Sunday, December 04, 2005

Sermon - 2nd Sunday of Advent - Mark 1:1-8

2nd Sunday of Advent – December 4th, 2005
Mark 1:1-8
“The Voice of John”

I. Introduction –
Last week I mentioned how the Church celebrates this time before Christmas differently than our secular culture. The culture “jumps the gun” on Christmas in a way, while the church, in the season of Advent, continues wait, anticipate, look forward to the coming Christ.

Likewise, very different visitors appear at this time in the church, and the world. In the “world”, you have the ever-present character of Santa Claus. A jolly old man, obviously well-fed, who wears a tell-tale kind of clothing and knows whether you’ve been naughty or nice.

In the church, a different man appears in Advent, John the Baptist. Would we call him jolly? Probably not. Well fed? If you like eating locusts and wild honey. He does wear a tell-tale kind of clothing – camel hair and a leather belt. And John’s call for repentance shows that he knows – you’ve been naughty, not nice.

So today, the sermon isn’t about Santa Claus, but John the Baptist. But the sermon is also not about John the Baptist. It’s about the One John prepared for. It’s about the One greater than John. Like John’s preaching itself, today’s sermon isn’t about John, it’s about Jesus. Listen to John’s voice, and hear about Jesus.

II. John’s Voice - Breaking the Silence
The voice of prophecy had been silent in Israel for some 400 years. Not since the prophet Malachi, and the last book in the Old Testament, had a prophet spoken. So when John bursts on the scene, and speaks his prophetic sermon, he breaks a long silence.

John also hearkens back to that final prophetic word, by himself fulfilling a prophecy from Malachi’s last chapter, that the prophet Elijah would be sent to prepare the way for the Lord. Remember, God keeps his promises.

John was not Elijah reincarnated, or something silly like that. But he was “in the spirit” of Elijah, and of all the prophets – predicting the fulfillment of God’s long-awaited messianic promise. John wore the clothing of a prophet – dressed very similar to Elijah himself. His garb and his lifestyle were humble – also a witness against decadence and materialism. He resided in the desert – and evoked that prophecy of Isaiah 40 “In the desert prepare the way for the Lord.”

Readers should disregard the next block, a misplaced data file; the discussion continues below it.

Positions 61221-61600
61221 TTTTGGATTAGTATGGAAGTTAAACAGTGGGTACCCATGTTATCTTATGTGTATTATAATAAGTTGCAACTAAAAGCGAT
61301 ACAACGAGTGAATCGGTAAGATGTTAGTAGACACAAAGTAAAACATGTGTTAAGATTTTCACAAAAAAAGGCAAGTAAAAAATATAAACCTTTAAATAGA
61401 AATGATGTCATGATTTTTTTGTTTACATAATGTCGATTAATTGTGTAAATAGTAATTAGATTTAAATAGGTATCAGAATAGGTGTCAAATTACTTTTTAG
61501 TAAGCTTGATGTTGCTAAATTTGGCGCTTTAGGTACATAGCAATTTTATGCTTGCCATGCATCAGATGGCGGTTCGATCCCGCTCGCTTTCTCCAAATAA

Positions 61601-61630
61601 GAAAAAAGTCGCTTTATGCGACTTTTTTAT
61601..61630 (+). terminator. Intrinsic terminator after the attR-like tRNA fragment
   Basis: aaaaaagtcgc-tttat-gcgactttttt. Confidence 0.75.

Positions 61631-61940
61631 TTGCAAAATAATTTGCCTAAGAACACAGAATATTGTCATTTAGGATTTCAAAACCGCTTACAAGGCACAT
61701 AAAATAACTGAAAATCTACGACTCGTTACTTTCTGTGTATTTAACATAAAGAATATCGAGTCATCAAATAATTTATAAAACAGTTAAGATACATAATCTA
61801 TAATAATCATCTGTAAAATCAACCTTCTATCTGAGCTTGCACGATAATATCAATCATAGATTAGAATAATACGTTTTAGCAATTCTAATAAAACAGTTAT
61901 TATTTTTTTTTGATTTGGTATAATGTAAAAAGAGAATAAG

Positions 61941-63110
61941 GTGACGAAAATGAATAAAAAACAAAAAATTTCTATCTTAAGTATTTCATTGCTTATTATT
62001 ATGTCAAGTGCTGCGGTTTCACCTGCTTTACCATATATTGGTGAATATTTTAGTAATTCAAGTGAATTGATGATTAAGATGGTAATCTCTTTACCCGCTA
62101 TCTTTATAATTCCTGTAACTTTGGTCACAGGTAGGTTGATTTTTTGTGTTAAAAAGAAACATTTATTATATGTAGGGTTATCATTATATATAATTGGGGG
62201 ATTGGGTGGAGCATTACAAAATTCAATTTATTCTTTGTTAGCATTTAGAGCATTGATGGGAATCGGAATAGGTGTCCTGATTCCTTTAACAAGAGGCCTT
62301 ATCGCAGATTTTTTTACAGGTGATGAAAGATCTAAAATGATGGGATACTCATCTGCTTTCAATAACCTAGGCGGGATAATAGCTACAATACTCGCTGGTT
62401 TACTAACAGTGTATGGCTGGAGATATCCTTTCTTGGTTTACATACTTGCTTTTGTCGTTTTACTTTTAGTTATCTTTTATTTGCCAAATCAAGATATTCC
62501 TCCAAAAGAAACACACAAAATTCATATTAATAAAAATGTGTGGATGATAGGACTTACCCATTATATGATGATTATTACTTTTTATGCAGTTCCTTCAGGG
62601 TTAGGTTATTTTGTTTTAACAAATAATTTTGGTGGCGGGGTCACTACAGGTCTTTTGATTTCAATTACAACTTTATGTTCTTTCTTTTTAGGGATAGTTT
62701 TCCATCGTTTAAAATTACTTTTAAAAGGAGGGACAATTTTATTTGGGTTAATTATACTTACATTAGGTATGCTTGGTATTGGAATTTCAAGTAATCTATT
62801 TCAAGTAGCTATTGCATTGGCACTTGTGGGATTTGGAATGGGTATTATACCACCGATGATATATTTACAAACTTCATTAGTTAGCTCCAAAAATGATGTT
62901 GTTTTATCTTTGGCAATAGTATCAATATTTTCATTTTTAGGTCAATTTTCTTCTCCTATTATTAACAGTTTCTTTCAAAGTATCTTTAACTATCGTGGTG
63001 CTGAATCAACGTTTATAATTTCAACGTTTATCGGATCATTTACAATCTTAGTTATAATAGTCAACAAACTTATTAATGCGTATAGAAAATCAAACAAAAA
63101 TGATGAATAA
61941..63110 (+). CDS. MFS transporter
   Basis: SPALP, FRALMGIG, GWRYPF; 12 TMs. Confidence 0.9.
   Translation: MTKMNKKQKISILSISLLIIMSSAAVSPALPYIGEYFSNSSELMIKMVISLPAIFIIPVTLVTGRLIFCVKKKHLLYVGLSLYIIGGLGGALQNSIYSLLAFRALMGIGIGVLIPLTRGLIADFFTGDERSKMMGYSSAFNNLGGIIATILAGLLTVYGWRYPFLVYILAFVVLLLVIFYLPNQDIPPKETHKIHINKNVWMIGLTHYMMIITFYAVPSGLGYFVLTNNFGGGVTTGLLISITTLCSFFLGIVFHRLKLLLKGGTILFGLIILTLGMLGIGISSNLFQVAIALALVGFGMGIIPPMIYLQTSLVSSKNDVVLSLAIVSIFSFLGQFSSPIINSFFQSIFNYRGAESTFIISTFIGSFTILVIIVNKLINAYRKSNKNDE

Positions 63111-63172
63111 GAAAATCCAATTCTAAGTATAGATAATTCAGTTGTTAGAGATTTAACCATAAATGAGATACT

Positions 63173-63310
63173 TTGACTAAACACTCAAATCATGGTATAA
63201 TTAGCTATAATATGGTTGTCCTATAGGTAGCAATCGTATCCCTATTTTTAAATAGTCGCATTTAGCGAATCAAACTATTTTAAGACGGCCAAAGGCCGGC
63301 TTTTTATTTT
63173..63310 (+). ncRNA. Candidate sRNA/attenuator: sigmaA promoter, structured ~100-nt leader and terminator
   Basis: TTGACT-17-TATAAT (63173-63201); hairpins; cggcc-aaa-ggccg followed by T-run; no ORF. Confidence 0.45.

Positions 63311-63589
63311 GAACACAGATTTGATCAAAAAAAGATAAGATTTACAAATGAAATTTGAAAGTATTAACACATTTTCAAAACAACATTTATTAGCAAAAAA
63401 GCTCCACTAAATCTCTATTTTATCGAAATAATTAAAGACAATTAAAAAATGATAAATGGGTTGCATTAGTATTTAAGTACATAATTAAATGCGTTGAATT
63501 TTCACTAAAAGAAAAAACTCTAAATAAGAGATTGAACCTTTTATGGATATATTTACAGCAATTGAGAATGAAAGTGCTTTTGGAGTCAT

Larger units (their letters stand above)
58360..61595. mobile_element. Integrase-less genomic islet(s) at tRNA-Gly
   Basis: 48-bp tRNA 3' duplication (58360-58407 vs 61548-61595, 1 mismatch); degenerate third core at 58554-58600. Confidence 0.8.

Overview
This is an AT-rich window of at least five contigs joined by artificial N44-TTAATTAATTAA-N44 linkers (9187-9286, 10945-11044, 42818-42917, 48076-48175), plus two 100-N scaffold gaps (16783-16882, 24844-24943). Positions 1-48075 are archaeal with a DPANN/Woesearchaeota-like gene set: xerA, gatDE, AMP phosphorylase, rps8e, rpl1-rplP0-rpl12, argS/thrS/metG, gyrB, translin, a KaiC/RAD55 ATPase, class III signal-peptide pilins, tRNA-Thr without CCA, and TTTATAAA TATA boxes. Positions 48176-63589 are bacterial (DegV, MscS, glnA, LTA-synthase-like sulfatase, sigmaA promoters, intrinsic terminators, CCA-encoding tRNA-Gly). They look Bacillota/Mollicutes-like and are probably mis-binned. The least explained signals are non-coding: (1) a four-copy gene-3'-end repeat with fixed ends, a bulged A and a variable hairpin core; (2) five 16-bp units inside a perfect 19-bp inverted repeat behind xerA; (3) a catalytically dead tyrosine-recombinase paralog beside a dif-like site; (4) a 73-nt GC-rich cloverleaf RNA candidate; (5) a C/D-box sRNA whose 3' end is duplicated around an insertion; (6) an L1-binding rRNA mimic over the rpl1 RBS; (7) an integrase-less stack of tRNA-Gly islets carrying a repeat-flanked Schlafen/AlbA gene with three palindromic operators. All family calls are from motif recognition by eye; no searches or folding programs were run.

John’s prophetic voice and rather odd actions may stick out in our minds as weird. But there was purpose behind it all. All these things pointed to something deeper about John the Baptist, something which is still worthy of our attention…

III. John’s Message – Repent, He is Near!
Most of us think about John as a Baptizer. Perhaps you even picture him waist-high in the Jordan River. In fact some scholars estimate that John baptized 200,000 to 500,000 people.

But what really caused such a stir was not that John baptized. Baptisms were quite common back then. Ritual washings of all sorts had been around since the dawn of human history in all manner of religious systems. Even in the Judaism of John’s day, Gentile converts were baptized to bring them under the covenant. So why all the fuss about John then?

It wasn’t his baptism, per se. What then caused the sensation that was John the Baptist? Even Jesus (humorously) asks the same question in Luke 7: “What did you go out in to the desert to see? A reed swayed by the wind? A man dressed in fine clothes? No, those who wear expensive clothes and indulge themselves in luxury are in palaces. But what did you go out to see? A prophet? Yes, I tell you, and more than a prophet.”

John was a prophet. And a prophet is a messenger. And it was the message of John that drew all the attention. It was his sermon, his preaching, that made the bigger splash than the baptism alone.